I was on the staff of SRI International
back in the olden days of the ARPA Net. Office work, such
as text editing and running programs, was done by our staff from
primitive terminals connected at first to a very friendly, beloved,
but antiquated DEC KL-10 mainframe. Logging onto the ARPA Net
was a bit of trouble back then, and unless we knew where to go
and what to request it was no-man's land for most of us. The Net
was a novelty, but the potential caused us to discuss setting
up a Satellite-based (Library) Bank of Information with the government
of Egypt in 1976. It proved to be an idea 20 years ahead of its
In 1983 outside gifts from personal friends made it possible for me to get my first Macintosh 128k. (I had met Steve Jobs and become friends some years earlier and was sold from the start on Macintosh). That old Mac 128 eventually became a 512 and then a MacPlus. In 1987 I graduated to a Mac II (running at a speedy 15 MHz) and an expensive Laserwriter Plus weighing a ton. For a long time I thought the state-of-the art could hardly get much better.
An email account at Stanford University and a guest account on a local corporate computer served my modest email needs for a time until I graduated to CompuServe along about 1992.
In April 1995 Carl Gallivan, a close friend for 30 years, suggested I should get an Internet account and put up a web page. He suggested connecting by means of an account with Best Communications, Inc., in nearby Mountain View (only $30 a month with unlimited connect time). Modems were zipping along at 14.4kbps by then!
All this was (for me) far-out leading-edge stuff, but I was eager to try it out. I started from scratch and soon found that writing html files was not difficult -- just tedious. My first modest home page went on line around Easter in April 1995. Soon I discovered that if I put files and essays which had been scattered in heaps around my office on my web pages I could find them more easily. A handy filing system whether anyone else read them or not!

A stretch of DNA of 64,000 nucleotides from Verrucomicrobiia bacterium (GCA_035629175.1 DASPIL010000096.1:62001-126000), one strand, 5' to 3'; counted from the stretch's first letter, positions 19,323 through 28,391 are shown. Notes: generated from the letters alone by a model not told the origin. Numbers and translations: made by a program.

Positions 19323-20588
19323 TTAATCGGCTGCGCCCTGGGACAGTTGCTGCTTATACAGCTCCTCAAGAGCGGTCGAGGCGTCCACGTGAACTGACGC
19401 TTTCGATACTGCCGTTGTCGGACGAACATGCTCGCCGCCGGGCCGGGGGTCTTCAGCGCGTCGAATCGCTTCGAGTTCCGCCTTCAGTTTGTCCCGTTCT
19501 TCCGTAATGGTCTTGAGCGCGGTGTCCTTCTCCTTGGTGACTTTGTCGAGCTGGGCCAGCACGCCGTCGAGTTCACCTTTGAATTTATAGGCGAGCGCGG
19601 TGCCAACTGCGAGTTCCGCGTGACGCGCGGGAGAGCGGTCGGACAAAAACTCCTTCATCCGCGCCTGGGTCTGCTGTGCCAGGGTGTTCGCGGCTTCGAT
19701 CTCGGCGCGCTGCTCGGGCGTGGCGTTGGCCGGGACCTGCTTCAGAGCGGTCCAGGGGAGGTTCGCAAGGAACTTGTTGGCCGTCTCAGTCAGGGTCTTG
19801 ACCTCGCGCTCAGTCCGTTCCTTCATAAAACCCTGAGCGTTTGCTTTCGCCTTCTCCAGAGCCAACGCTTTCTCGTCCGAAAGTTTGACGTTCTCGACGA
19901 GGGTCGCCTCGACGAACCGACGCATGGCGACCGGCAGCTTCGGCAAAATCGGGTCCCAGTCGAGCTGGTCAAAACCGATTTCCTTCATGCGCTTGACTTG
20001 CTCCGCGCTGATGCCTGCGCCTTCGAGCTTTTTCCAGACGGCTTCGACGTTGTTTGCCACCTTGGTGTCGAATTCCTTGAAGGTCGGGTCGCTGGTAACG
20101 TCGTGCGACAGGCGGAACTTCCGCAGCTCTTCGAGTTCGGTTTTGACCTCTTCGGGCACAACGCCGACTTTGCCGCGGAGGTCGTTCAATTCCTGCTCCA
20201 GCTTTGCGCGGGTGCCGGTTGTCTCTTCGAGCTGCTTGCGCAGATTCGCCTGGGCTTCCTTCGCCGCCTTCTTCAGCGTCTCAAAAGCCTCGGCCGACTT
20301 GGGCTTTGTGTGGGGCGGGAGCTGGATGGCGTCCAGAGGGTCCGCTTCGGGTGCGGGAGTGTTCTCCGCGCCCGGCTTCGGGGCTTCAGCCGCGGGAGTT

The following month Carl Gallivan and Mark Verber then of Xerox PARC organized a small group of volunteers to put the 800+ sermons of our late pastor and dear friend, Ray C. Stedman, online. I set out to do the HTML file conversions, by hand, during the next few months. Using hot keys on my Mac I found that html tags could be inserted relatively easily. (I tried several early html editors, but found them all deficient and cumbersome).
Fortunately the sermons at PBC, Peninsula Bible Church, (where Ray Stedman was pastor for 40 years), existed in electronic form or could be scanned in from printed versions. After so much practice writing simply html files I was writing 3 or 4 an hour!
February 1996 found me invited to put another 300+ sermons on the PBC on the church's home pages. Out of the blue my friend of many years, Erik Lammerding then called my attention to new Mac software products Adobe Pagemill and Sitemill. Little did I realize the power and usefulness of this new software! Converting library text files to html now was made more efficient for me by a factor of 4! I heartily recommend these packages, though it may mean some of you PC users who are still tied to DOS, the Devil's Operating System, will have to recant and come into the wonderful world of Apple. By the way Pagemill is WYSIWYG and has links, anchors and graphics features that are really dazzling and easy to use. (This was obviously the time good HTML text editors began to become available).